O2 Limbo

The last few weeks we have been dealing with The Cough.  Again.  We made a valiant effort to treat it at home, in case it was post nasal drip, caused by seasonal allergies.  After all, ’tis the season for Spring pollen here in the South.  When we decide the allergy remedies are not working, we head to the doctor.  He prescribes a Z-pak and some other allergy-fighting remedies and tells us to let him know if there was no improvement.

Unfortunately, a few days later, we are back in the doctor’s office, this time for abdominal pain.  After a brief hospital stay for the abdominal issue, his doctor sends him to his Pulmonology specialist.  He is prescribed a very strong antibiotic for bronchitis.  Unfortunately, the side effects of this were horrible:  he vomited and had severe heartburn, as well as feeling a burning sensation in his esophagus for several hours.  Not good for a man with GERD and a hernia.  So his pulmonology doctor had him rest for several days and then begin another antibiotic.  He was able to take the new one without incident.

However, into the first week of treatment, my husband’s O2 saturation levels began to dip into the 60’s and 70’s.  So we go back to see the pulmonology doctor.  There was some concern that he may have blood clots in his lungs again.  Thankfully, that doesn’t appear to be the case.  However, we are in to the 2nd full week of the low O2 saturations.  My hubby is wearing oxygen nearly 24 hours a day right now, in an effort to maximize lung repair after this bout of bronchitis.

This life in limbo is wearing on my sweet hubby’s soul, and on ours as well.   The wonderful sunny days that he so looked forward to are spent either staring out the window, or sitting on the patio or front porch…..wherever the oxygen hose will allow him to go.  It is so hard to describe the feeling of watching the one you love change before your eyes, no matter how temporary it may be.  There is anger at the circumstance, and helplessness.  No matter how much you do to help, you feel like you should be doing more.   Then there is the desperation to move Heaven and Earth to just fix it.  If it means pitching a tent in the lobby of the doctor’s office, you are prepared to do it.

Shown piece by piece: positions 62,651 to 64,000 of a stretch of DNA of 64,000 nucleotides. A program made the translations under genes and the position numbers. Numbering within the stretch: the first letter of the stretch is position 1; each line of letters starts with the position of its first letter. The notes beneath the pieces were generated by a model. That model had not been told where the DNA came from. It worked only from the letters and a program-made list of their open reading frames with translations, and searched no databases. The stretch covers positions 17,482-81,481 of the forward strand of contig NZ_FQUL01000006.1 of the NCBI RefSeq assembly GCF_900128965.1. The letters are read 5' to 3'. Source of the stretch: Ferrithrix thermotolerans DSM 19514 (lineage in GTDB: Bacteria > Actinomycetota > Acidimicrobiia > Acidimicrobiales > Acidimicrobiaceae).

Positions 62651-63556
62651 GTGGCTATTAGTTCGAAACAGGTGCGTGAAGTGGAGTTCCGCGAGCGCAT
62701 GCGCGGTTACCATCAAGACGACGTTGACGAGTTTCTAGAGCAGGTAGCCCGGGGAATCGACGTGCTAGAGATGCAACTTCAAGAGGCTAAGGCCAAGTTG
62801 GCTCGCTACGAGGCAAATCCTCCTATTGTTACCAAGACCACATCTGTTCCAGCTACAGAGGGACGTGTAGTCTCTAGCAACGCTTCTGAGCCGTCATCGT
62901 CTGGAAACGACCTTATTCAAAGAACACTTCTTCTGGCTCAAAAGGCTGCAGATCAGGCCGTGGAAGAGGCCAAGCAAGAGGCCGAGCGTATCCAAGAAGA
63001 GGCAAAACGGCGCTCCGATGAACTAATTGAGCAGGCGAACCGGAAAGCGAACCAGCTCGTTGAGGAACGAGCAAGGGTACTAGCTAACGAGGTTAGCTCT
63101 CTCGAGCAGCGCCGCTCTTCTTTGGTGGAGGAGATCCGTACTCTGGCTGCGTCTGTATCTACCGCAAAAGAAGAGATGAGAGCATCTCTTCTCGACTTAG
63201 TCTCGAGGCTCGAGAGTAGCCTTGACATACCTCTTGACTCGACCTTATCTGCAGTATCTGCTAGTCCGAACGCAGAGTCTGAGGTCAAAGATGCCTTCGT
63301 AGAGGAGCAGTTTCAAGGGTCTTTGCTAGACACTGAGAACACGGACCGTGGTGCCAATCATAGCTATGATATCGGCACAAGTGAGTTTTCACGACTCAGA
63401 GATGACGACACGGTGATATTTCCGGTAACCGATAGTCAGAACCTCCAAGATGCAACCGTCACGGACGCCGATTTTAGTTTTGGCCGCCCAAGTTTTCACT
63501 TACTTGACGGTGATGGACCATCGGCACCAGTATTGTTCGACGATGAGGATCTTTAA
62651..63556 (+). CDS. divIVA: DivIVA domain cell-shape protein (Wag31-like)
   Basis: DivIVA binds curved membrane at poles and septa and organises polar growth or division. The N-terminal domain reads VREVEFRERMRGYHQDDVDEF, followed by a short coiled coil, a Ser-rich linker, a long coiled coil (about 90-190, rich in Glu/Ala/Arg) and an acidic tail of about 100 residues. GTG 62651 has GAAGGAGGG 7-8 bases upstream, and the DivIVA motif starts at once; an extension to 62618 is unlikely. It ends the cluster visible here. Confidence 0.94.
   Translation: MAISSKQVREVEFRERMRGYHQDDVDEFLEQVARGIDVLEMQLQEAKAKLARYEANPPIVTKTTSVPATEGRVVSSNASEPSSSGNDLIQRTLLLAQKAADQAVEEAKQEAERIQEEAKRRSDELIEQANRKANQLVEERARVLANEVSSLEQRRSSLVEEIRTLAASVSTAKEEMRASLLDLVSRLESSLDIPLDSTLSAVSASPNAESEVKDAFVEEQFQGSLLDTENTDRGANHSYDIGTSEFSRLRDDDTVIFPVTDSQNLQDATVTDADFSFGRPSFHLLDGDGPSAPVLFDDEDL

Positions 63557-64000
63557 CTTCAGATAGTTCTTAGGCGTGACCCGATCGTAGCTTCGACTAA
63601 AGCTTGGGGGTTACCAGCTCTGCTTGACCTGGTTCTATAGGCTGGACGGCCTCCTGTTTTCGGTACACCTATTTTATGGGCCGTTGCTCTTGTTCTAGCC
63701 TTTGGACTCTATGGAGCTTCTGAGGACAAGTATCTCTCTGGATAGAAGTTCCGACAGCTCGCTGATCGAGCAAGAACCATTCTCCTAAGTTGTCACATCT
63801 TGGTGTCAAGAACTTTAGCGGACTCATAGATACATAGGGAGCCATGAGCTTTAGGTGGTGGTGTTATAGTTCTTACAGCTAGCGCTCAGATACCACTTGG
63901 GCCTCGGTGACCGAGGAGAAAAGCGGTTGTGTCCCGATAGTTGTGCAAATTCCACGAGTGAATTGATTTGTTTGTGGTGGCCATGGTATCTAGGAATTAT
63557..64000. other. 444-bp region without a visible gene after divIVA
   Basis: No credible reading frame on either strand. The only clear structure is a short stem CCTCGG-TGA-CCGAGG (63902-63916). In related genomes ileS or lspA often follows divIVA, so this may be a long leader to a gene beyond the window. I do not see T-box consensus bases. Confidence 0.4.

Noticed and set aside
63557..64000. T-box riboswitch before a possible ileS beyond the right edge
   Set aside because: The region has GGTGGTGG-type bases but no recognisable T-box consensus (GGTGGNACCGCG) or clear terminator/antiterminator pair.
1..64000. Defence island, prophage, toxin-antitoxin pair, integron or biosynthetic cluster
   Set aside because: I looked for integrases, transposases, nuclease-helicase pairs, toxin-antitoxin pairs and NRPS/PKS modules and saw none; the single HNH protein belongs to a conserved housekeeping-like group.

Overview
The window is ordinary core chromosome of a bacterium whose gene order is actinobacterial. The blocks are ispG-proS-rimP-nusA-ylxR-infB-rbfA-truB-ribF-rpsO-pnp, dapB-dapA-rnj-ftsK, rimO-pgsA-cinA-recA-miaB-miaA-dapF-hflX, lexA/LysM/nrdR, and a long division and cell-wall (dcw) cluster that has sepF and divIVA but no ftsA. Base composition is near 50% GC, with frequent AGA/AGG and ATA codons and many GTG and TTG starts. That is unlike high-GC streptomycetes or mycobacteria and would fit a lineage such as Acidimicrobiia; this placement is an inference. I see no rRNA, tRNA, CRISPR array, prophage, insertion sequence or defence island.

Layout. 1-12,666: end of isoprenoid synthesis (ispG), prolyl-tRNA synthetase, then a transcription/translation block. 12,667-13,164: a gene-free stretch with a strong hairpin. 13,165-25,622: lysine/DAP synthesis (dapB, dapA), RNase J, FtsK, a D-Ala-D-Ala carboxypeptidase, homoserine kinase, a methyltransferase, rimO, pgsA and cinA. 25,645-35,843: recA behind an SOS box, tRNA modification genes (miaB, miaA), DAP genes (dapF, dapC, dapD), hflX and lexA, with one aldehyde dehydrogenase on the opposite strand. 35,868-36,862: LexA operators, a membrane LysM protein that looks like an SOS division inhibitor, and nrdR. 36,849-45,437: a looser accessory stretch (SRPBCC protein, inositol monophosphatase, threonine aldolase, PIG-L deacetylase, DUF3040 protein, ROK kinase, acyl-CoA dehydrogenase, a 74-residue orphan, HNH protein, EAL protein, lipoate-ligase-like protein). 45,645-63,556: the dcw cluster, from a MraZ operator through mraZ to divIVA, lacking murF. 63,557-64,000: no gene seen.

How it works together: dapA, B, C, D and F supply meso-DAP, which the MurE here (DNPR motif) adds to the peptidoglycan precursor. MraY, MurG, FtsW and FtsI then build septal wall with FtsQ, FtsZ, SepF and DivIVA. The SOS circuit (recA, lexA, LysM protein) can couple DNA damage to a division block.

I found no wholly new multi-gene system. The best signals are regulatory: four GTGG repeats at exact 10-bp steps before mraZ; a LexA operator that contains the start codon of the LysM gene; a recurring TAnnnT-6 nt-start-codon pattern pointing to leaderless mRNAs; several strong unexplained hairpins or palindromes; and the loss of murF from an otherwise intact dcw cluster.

This is where we are, and most days I wake up feeling lost, with no focus.  The laundry is piling up.  So is the clutter.  I have no desire to pursue anything that gives me any kind of happiness.  I guess this is one of those situations where we just get through one day at a time, until we conquer this hurdle.   Or…. I can  take a piece of my own advice from an earlier post.  I shall start by making a list of what needs to be done….this will be how I regain my focus.  I will put larger jobs into smaller components, so that I will be able to easily cross these off the list as I accomplish them.  I can do at least one small job per day, until the fog starts to clear.

I would love to hear how you get over one-day-at-a-time hurdles.  Please feel free to share any thoughts you have.  And, most importantly, thank you for reading along!

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